Digital and wireless devices have provided many benefits, however, we are now realizing that the rapid adoption of this novel technology has not been accompanied by adequate regulation, monitoring or safety precautions.
Widespread use of digital media and near constant exposure to wireless devices has caused increasing concern among scientists, health care professionals, psychologists, educators and the public who are now considering this is not only a public health issue but a looming public health crisis. (11,108) It appears that we are at the same point of emerging science similar to early recognition of health impacts associated with tobacco, asbestos, coal dust and lead. (119) These concerns are amplified by industry proposals for a massive expansion of wireless infrastructure and connectivity.
It seems impossible to many physicians that non-ionizing radiation from wireless devices would cause physical symptoms or biological harm. Patient reported health concerns are often dismissed as coincidence (e.g. cell phone use and brain cancer), or psychological (e.g. someone reporting electrosensitivity symptoms near devices), or stress related (e.g. a couple that is infertile). There also seems to be endless controversy surrounding adverse health effects from wireless devices. Physicians want to help patients and not give them incorrect advice or fan their fears. After all, one cannot see, hear or feel electromagnetic radiation. People must be “a bit off” to think effects could be caused by electronic gadgets we have used for years, right? Well, as it turns out, there is an abundance of research from credible, unbiased sources which indicates clear harm from microwave radio frequency radiation we are exposed to.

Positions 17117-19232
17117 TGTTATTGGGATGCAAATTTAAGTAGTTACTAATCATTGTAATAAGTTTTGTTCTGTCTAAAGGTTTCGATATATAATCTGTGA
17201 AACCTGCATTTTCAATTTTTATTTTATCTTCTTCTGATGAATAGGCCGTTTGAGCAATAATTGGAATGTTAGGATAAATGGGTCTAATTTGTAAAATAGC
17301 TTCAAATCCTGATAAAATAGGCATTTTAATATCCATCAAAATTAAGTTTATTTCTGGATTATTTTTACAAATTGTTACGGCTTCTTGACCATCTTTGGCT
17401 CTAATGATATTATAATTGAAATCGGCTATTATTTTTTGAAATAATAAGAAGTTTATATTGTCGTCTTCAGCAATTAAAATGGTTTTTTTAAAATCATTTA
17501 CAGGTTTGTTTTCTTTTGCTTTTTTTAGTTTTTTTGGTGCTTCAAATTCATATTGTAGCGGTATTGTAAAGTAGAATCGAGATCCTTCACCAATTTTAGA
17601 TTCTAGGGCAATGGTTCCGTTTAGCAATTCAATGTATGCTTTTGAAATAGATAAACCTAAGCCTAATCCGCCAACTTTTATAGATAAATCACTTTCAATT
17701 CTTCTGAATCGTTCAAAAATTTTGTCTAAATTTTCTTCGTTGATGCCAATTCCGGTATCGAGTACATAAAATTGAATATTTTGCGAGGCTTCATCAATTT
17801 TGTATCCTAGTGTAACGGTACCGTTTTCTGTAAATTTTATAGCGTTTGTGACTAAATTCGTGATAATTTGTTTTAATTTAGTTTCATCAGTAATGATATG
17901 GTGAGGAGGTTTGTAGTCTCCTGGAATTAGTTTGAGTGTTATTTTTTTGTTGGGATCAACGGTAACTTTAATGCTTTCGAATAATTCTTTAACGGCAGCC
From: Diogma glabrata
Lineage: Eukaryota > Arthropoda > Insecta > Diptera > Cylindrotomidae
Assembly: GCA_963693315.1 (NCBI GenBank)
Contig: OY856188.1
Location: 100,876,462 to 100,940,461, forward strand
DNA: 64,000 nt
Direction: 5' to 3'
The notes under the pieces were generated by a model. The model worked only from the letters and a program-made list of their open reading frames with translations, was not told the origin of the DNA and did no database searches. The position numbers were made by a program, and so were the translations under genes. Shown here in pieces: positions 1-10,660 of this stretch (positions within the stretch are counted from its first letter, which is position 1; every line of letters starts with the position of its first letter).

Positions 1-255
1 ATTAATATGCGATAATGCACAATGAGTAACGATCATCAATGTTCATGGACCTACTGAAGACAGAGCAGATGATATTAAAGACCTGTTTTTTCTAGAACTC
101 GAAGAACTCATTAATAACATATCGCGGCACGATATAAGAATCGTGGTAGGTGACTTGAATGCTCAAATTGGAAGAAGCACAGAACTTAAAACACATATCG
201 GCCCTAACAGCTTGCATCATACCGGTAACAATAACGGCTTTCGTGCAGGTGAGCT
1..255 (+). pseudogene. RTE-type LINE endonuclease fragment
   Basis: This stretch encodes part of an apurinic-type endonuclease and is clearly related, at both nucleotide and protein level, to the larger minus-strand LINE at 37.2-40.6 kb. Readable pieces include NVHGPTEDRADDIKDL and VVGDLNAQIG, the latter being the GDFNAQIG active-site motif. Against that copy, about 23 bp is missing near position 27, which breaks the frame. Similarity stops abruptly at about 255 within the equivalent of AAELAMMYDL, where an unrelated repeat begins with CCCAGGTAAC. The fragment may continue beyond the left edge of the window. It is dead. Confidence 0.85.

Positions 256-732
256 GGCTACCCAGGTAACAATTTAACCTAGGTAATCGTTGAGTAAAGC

Emotional well-being and positive human interaction are crucial for healthy individuals, healthy families, and a healthy society. Researchers are finding that the overuse of interactive devices such as computers, cell phones, video games, and other mobile electronic devices can have a direct effect on our well-being and mental health. (5,19) With excess technology use, mental health experts are reporting psychological and physiological effects on the central nervous system, especially in children, leading to impairment of physical and mental functioning. Psychiatrists and psychologists are seeing a disquieting rise in tech addiction, cyberbullying, depression, insomnia, loss of empathy. and impaired social-emotional learning in their young patients. (1,3,10) ) Internet game overuse has been found to have psychological and neural effects similar to other types of impulse control disorders and addictions which are both substance
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